Environment, Great Outdoors, Home, Nature October 19, 2020

The truth about Tucson Gardens: Adaptation Blossoms in a Dirt Lot

Words and Images by Sophie Strosberg

Originally published in Notes From September. Find out more here

I’d never seen anything like it—where was the lawn? Was this kind of front yard even allowed?I woke up that morning to the sound of gently clucking chickens. My stomach fluttered as I sat up and remembered my journey. I was in Tucson, Arizona, 2,300 miles away from my home in Upstate New York.

I was planning to stay in Tucson for two months. I’d taken a short-term job here somewhat spontaneously, and after arriving late the previous night, I had stayed on a couch belonging to friends of friends.

By 6 am, I was wide awake, the work of a trip westward across three time zones. No one else was up yet. I padded out the front door and squinted into the white Southern Arizona sunshine for the first time. Chickens meandered through unruly cacti in the front yard. They pecked here and there at hardy stems bearing tiny orange flowers.

Back East, I’d seen funky yards, run-down yards, chemically-enhanced lawns. But I wasn’t used to seeing… no lawn. I decided to take a walk around the block to see if the other houses also lacked lawns.

They did. All of them did. Instead of mown grass, they sported flora local to the Sonoran Desert. Sometimes this flora seemed to be cultivated, planted within a stone-lined border, but other times it had taken root on its own. So-called “volunteers” sat comfortably along rutted curbsides or jutted from the patches of hard-packed ground in front of people’s homes. All of these plants threw splashes of green and gold across bleached earth. I would later learn their names: Saguaro, Nopales, Cholla, Brittlebush, Palo Verde, Globe Mallow, Agave, Pincushion, Sotol.

As it happened, I stayed in Tucson for two years instead of two months. And now, twelve years later, I’m back, this time to stay. Since I moved back, I’ve been spending a lot of time outside my apartment, gazing at a sprawling prickly pear cactus with hairy-looking stickers lining its pads. The cactus is the single biggest thing in the yard, bigger than our kiddie pool and yard furniture combined. It thrives in what is otherwise an unlandscaped dirt lot shaded only by a large mesquite tree located on on the other side of our neighbour’s fence. The cactus grows new pads each time we dump old water from the kiddie pool in its direction.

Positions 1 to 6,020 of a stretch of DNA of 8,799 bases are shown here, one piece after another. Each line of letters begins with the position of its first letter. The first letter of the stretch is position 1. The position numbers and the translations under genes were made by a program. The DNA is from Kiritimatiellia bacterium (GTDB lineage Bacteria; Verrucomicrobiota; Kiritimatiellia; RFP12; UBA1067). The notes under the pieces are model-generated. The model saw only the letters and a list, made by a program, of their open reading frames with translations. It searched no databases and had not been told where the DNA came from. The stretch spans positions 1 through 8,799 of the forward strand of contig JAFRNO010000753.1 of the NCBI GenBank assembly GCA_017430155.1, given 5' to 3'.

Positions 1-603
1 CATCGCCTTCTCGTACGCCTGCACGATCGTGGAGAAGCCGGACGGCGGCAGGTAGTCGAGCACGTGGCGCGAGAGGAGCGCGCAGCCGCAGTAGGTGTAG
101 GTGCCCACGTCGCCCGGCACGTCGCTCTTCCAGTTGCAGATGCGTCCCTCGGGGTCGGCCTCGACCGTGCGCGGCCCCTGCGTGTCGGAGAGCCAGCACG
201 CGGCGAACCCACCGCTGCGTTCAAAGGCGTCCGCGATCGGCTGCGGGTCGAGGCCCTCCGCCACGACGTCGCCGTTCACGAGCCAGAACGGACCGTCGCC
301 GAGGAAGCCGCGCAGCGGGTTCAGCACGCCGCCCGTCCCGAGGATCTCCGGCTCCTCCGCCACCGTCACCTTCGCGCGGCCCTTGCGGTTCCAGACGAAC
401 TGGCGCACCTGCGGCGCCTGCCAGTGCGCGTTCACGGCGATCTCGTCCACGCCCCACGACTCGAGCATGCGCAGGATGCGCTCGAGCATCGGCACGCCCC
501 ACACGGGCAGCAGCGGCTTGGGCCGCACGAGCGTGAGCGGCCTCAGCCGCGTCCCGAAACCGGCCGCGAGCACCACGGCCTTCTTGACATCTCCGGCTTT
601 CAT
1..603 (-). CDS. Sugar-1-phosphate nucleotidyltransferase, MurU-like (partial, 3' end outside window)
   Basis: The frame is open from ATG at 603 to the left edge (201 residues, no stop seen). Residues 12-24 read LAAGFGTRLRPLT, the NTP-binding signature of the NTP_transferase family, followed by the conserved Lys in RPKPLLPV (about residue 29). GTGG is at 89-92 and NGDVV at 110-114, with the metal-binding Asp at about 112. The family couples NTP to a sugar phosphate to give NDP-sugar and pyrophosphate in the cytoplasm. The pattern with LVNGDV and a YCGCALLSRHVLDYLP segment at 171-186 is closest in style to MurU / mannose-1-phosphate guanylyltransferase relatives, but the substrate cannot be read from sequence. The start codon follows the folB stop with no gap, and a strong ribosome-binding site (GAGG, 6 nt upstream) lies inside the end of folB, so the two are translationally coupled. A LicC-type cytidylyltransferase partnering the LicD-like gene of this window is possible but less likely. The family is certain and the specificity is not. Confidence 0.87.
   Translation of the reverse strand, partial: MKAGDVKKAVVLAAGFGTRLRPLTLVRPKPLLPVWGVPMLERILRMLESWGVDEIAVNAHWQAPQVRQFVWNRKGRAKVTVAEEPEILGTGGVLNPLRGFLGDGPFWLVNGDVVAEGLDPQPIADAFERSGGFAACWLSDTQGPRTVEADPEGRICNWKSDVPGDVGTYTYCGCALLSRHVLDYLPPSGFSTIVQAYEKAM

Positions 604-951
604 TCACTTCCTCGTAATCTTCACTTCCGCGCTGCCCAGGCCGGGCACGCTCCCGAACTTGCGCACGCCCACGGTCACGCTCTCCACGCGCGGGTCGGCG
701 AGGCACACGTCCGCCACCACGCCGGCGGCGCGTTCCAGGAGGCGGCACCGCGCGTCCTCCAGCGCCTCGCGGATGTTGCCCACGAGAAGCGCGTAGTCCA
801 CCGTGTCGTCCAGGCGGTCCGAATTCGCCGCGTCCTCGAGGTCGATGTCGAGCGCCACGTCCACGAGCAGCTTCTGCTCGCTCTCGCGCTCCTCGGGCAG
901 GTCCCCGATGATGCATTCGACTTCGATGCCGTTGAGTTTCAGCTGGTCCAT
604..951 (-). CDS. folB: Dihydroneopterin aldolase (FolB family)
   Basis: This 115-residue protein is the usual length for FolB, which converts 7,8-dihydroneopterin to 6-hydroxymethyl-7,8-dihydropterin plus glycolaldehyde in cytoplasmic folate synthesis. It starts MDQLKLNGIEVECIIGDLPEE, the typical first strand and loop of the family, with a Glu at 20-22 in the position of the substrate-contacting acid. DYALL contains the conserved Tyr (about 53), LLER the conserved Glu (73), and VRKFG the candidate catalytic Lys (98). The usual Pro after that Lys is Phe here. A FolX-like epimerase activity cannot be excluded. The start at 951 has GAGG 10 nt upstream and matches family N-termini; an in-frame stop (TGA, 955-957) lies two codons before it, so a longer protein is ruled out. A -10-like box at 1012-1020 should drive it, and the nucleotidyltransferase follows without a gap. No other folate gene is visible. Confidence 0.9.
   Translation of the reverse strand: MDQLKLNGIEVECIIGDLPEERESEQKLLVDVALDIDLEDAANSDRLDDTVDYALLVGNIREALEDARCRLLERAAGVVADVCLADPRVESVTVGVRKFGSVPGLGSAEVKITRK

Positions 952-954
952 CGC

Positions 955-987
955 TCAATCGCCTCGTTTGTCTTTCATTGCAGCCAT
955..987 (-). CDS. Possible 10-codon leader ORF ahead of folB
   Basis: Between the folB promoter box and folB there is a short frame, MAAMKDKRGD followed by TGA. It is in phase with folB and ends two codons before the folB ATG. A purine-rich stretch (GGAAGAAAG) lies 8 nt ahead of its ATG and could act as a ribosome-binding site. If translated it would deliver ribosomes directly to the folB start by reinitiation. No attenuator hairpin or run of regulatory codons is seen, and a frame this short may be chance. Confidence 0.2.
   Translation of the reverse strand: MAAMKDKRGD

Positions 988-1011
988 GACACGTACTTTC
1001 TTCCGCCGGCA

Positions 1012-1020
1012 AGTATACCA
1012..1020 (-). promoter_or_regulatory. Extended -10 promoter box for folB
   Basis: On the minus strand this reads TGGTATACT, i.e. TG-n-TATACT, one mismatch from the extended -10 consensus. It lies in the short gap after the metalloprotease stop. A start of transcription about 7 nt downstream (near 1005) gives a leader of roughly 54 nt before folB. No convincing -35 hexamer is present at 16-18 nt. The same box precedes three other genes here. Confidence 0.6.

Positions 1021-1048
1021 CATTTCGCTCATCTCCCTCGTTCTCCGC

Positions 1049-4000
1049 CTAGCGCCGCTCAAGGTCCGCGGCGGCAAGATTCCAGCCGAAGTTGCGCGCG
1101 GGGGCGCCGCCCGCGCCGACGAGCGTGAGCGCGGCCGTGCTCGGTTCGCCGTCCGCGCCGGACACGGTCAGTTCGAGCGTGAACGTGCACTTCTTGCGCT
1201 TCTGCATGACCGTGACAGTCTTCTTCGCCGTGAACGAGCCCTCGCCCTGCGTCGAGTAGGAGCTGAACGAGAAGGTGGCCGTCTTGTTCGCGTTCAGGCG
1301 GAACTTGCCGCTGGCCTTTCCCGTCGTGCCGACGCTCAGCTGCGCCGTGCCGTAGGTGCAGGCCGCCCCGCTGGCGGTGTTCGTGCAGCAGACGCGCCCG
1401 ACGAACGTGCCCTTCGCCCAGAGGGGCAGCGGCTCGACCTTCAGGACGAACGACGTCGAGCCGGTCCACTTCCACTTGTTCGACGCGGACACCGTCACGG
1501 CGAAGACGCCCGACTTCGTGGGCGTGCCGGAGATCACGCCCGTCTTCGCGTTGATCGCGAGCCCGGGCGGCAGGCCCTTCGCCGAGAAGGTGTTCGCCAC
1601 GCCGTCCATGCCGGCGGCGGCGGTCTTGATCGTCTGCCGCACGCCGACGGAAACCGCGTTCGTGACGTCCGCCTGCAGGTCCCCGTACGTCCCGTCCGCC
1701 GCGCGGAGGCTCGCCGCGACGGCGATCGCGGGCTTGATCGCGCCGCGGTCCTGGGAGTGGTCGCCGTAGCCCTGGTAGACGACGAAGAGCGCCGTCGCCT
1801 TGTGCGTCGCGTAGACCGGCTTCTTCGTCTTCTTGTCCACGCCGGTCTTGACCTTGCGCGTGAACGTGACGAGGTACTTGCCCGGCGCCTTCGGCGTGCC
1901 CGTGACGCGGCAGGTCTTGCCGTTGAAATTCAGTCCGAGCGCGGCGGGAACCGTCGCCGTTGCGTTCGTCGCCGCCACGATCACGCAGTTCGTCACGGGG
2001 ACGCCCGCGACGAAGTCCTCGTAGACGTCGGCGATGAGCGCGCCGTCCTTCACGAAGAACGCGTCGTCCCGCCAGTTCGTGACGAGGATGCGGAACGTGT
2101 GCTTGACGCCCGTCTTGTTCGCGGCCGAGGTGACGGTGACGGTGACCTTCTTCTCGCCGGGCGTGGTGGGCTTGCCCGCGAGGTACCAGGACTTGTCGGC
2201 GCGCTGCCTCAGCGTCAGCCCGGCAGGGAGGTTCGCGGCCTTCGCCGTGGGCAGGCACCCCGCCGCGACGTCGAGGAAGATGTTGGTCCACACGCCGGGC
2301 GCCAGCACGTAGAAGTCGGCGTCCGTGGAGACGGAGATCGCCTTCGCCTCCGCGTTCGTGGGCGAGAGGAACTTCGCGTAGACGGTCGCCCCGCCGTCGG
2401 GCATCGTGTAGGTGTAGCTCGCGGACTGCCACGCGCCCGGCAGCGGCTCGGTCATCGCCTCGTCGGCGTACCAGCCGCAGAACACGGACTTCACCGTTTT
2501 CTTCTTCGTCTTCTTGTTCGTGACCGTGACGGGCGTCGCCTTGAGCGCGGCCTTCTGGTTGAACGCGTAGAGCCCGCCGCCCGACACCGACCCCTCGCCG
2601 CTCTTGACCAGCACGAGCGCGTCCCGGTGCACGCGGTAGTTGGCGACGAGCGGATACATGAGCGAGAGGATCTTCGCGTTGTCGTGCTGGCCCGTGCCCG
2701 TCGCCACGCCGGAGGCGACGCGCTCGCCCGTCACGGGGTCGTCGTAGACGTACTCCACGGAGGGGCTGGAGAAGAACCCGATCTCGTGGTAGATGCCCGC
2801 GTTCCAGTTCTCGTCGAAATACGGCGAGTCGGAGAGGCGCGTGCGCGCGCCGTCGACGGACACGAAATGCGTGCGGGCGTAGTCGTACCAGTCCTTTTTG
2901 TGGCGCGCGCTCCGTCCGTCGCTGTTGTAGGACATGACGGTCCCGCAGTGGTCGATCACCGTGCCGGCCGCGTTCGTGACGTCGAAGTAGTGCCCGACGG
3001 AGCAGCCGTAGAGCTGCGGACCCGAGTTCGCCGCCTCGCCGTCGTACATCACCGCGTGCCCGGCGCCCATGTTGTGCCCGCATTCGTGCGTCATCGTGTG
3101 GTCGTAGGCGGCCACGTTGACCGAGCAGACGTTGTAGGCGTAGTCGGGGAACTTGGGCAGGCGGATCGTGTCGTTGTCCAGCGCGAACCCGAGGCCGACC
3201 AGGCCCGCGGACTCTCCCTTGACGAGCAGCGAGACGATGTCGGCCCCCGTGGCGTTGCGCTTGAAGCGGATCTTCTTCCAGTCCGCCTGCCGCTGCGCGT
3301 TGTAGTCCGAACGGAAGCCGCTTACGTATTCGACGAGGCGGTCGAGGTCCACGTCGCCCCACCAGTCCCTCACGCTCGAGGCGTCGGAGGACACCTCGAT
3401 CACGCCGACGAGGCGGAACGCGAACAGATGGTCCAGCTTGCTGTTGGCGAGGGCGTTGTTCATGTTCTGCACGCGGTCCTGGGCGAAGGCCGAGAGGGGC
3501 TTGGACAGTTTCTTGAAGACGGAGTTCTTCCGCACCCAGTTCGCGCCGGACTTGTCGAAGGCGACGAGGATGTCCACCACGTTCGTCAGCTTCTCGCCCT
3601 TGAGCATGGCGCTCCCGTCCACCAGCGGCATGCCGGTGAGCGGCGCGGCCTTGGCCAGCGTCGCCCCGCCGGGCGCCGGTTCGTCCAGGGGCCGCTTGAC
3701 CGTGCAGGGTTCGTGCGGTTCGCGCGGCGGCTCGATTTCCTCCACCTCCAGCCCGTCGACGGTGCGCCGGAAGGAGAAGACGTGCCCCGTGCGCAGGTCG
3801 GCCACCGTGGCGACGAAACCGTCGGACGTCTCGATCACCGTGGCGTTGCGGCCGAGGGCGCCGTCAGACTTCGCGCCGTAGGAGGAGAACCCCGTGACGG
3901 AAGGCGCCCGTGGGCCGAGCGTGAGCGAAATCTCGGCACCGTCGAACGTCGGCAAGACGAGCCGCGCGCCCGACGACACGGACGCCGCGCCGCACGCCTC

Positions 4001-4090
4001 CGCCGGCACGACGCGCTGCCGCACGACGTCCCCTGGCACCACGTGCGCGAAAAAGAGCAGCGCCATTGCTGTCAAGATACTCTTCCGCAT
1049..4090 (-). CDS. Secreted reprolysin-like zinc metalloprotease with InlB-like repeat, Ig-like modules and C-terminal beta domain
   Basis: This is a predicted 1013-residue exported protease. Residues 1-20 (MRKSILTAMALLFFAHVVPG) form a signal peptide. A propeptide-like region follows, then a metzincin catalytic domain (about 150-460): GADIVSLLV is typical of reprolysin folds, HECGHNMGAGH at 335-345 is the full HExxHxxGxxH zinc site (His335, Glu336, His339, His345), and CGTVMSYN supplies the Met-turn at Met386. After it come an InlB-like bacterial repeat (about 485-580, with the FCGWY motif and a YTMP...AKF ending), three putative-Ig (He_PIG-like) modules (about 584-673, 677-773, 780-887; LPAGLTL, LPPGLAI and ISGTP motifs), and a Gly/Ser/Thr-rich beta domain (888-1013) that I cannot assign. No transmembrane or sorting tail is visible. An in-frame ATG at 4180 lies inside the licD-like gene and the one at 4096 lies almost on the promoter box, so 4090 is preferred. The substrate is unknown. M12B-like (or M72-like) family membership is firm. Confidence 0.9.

Tucsonans have embraced lawnless yards. They’ve had to. They used to keep lawns—many people living to the north, in Phoenix, Arizona, still do. But a shift took place in the 1970s, as water infrastructure could no longer keep up with demand and shortages prevented regular lawn watering. This led to a utility pricing structure under which the more water you used, the more you paid for each unit of it. Water still costs a lot in Tucson; perhaps this is part of the turn away from lawns.

Then, there’s the environmental factor. Lawn grasses were imported from other parts of the world to North America. Across the continent, monocultured lawn grass crowd out the multiplicity of other species that could otherwise thrive urban and suburban areas. The “Food, Not Lawns” movement is thriving in the United States. In arid western and southwestern states, it takes heavy water, fertilizer, and pesticide use to maintain lawns, so here they seem especially environmentally reckless. Tucson is home to dozens of organizations and experts focused on creating a thriving desert landscape suitable for city life.

In this country, front yards have come to represent American values and aspirations. Lawns, with the intensive care they require, symbolize hard work, civilization, and upward class mobility. In some parts of the country, lawn upkeep is enforceable by law. Certain Tucson communities also require yard conformity—I once met a man who had been called out by his homeowners’ association for using white rocks instead of beige rocks to cover the land in front of his house. But it’s largely our desert ecology that sets the parameters of what’s possible in our front yards.

Tucson yards come in a huge range of styles—from the neat volcanic rock of suburban tracts to the chicken-trodden wild-scaping of that house I first stayed in, to rainwater catchment basins filled with native food and pollinator plants. And these different looks still signify public-facing, front-yard values such as community consensus, freedom of spirit, or environmental responsibility. But they all, without exception, also showcase the power of our desert landscape, even in that most human-seeming of spaces: the city.

Lawns may be understood as an attempt to civilize the landscape with romanticized visions of the European countryside. They reveal the way that, with intensive efforts at seeding, mowing, fertilizing, and watering, we can impose order on an otherwise unruly external world. But cactus-filled yards reveal the limits of humans’ ability to control our environment. When it comes to our desire to nest and create a home in the desert, we are bound to these limits. Therefore, the way we interact with our yards—whether in how we appreciate them, how we make meaning from them, or how we dig in them—reveals a human flexibility, an ability to adapt.

In the desert, what starts as a tangle of brown can, in spring sun or monsoon rains, bloom coral pink and lemon yellow, sprout edible berries or leafy foliage. Tucson yards show us beauty on a visceral level. But they also show us that a life of adaptation can be just as satisfying as one of conquest. The limits placed on us by our position on the face of the earth provides us with a chance to show how well we can collaborate with our environment, instead of how well we tame and control them.

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